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ST Team
Monday, July 2, 2007
Father’s footsteps: tempting and not tempting

Rishad Premji, the eldest son of Wipro Chairman Azim Premji, is slated to join the IT bellwether by mid July. He will join as a Business Manager in the BFSI vertical and will report to Girish.S.Paranjpe, the head of Banking, Finance, Securities and Insurance vertical.

Rishad is currently working with a global consultancy firm in Europe. Incidentally, Premji, who still holds about 80 percent of Wipro, joined the company at the age of 21 following his father’s sudden death in 1966. The company was then known as Western India Vegetable Oils Company.

While Rishad seems to be following his father’s footsteps, Satyam founder B Ramalinga Raju has clarified that his sons Teja B Raju and Rama B Raju will not be joining Satyam. “Even if I ask, they will not join. They are running more exciting business,” Raju recently said. His two sons run Maytas Infrastructure and Maytas Properties respectively.

China threat as offshore destination waning

According to a recent Forrester report “China’s Diminishing Offshore Role”, while China’s percentage of global delivery model (GDM) resources for the top services firms such as Accenture has dropped, there has been far greater investment into India and the Philipines.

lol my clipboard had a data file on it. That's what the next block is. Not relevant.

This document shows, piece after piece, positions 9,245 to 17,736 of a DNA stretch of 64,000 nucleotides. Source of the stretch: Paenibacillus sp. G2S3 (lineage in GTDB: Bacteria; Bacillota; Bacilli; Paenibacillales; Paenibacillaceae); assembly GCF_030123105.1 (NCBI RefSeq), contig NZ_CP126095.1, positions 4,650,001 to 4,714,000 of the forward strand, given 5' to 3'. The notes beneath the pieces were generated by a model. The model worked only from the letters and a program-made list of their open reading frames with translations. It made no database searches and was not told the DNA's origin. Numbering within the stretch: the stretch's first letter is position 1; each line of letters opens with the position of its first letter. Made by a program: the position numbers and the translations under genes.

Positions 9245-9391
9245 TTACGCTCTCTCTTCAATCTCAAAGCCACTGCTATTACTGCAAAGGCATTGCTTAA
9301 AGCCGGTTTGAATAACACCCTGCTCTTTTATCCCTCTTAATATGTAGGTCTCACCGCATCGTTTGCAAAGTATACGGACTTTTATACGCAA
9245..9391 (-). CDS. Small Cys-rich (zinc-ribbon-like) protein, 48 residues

Allaying the fears of many that China would pose a threat to India as an outsourcing destination, the report states, “while Chinese services firms are supporting a vibrant local IT market, China has not achieved the offshore growth that people expected”.

According to the report, Japanese clients constitute a major share for Chinese offshore service providers. Also, Chinese IT professionals are largely focused on modern language skills like J2EE, and the skills base growth is also very limited.

The report suggested that the clients should focus in smaller projects in this realm to limit the exposure to the small supply of higher-end and more experienced technical skills.

Indian, Argentinean business leaders work longest

Business leaders in India and Argentina work the longest, up to 57 hours a week, according to a survey by London-based consulting firm Grant Thornton International. The survey is based on data gathered from 7,200 respondents in 32 countries.

The report stated that business leaders in mainland China, Taiwan and India experienced more stress at work this year than in the previous year. “With strong economic growth across Asia, more business people in the region reported an increase in stress levels,” said Grant Thornton.

Kon Yin Tong, Managing partner of Foo Kon Tan Grant Thornton, the Singapore unit of the group said that globalization and increasing technological advances had increased the pressure on business leaders to be always in touch with the work place.

The challenge for business leaders is how to improve modern working practices to allow time to “switch off” from the strains of increasingly demanding business lives while remaining competitive,” Tong added. The survey also identified Italians as working the shortest hours at 47 hours per week.

Top 10 countries with the longest working weeks (Average hours worked per week)
India 57
Argentina 57
Armenia 56
Australia 56
Botswana 56
Turkey 55
United States 55
South Africa 55
Singapore 54
Hong Kong 54

Over 218 M phones ringing in India

As per data available with the Department of Telecommunications (DoT), India’s telecom density at the end of May stands at 19.25 percent, 218.06 million telephone connections active throughout the country.